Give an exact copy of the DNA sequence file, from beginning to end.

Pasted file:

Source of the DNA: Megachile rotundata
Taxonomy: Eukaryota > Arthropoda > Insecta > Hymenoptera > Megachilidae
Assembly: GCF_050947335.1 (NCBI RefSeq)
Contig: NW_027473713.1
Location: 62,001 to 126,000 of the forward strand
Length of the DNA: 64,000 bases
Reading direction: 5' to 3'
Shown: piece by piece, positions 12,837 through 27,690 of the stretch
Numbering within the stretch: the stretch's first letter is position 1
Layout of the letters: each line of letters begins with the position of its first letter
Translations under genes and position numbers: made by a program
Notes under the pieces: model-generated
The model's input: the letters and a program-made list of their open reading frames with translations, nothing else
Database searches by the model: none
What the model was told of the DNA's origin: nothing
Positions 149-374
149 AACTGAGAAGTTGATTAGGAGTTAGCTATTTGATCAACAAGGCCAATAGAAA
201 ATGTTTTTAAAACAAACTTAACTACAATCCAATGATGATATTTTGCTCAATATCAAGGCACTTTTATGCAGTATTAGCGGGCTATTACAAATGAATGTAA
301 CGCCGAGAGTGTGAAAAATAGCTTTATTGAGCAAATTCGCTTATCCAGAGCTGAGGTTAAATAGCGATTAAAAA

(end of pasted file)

Source of the DNA: Megachile rotundata
Taxonomy: Eukaryota > Arthropoda > Insecta > Hymenoptera > Megachilidae
Assembly: GCF_050947335.1 (NCBI RefSeq)
Contig: NW_027473713.1
Location: 62,001 to 126,000 of the forward strand
Length of the DNA: 64,000 bases
Reading direction: 5' to 3'
Shown: piece by piece, positions 12,837 through 27,690 of the stretch
Numbering within the stretch: the stretch's first letter is position 1
Layout of the letters: each line of letters begins with the position of its first letter
Translations under genes and position numbers: made by a program
Notes under the pieces: model-generated
The model's input: the letters and a program-made list of their open reading frames with translations, nothing else
Database searches by the model: none
What the model was told of the DNA's origin: nothing
Positions 149-374
149 AACTGAGAAGTTGATTAGGAGTTAGCTATTTGATCAACAAGGCCAATAGAAA
201 ATGTTTTTAAAACAAACTTAACTACAATCCAATGATGATATTTTGCTCAATATCAAGGCACTTTTATGCAGTATTAGCGGGCTATTACAAATGAATGTAA
301 CGCCGAGAGTGTGAAAAATAGCTTTATTGAGCAAATTCGCTTATCCAGAGCTGAGGTTAAATAGCGATTAAAAA